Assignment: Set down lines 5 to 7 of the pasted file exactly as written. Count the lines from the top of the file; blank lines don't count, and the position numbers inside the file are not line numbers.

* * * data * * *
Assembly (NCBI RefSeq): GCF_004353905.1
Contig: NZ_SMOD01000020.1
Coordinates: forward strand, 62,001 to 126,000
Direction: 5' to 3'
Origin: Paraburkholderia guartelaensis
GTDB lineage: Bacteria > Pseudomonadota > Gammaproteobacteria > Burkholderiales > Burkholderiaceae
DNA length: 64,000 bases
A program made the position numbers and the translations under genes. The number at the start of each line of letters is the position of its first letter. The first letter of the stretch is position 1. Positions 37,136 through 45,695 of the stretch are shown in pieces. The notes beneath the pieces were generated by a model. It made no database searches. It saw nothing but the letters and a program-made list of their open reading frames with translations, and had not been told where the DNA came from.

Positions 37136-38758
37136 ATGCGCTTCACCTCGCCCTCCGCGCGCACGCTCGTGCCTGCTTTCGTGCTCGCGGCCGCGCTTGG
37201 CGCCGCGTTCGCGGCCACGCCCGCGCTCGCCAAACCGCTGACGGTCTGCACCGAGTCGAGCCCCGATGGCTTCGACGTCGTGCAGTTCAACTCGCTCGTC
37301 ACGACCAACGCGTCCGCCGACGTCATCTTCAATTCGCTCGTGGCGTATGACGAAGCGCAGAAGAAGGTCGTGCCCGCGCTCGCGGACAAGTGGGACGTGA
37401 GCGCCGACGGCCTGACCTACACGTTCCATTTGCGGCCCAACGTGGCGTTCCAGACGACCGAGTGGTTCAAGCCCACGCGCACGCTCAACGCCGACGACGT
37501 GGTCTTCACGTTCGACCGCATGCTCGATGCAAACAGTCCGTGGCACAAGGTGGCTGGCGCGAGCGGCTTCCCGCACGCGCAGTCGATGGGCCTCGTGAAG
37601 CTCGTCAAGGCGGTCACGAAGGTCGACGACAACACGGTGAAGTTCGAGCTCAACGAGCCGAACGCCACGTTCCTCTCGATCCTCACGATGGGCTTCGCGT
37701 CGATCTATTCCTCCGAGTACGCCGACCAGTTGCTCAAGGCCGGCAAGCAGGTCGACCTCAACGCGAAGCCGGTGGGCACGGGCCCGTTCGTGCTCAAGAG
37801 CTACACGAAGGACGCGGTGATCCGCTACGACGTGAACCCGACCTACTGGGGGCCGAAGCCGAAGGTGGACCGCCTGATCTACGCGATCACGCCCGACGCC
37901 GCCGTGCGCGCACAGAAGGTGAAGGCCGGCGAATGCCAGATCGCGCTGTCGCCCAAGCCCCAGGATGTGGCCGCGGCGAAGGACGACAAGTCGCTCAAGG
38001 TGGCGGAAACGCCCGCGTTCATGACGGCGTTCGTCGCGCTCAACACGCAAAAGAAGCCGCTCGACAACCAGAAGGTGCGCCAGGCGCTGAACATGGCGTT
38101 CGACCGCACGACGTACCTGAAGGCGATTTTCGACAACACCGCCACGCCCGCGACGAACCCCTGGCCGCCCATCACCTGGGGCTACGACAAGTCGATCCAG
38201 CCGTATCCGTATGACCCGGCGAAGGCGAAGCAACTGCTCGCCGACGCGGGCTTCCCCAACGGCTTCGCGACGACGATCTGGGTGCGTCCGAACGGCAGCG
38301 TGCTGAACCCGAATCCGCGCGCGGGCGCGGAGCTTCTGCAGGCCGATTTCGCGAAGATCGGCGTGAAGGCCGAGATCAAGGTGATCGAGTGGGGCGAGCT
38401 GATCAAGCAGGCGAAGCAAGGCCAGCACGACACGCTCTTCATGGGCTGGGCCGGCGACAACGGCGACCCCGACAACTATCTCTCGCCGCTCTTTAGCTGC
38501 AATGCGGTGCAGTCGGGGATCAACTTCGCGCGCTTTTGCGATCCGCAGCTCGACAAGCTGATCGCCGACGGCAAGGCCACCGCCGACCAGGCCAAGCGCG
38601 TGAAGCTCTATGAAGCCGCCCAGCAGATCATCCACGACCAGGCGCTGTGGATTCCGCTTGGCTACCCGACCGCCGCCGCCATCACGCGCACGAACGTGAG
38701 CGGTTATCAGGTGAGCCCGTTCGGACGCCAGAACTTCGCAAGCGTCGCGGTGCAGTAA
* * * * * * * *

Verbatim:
Origin: Paraburkholderia guartelaensis
GTDB lineage: Bacteria > Pseudomonadota > Gammaproteobacteria > Burkholderiales > Burkholderiaceae
DNA length: 64,000 bases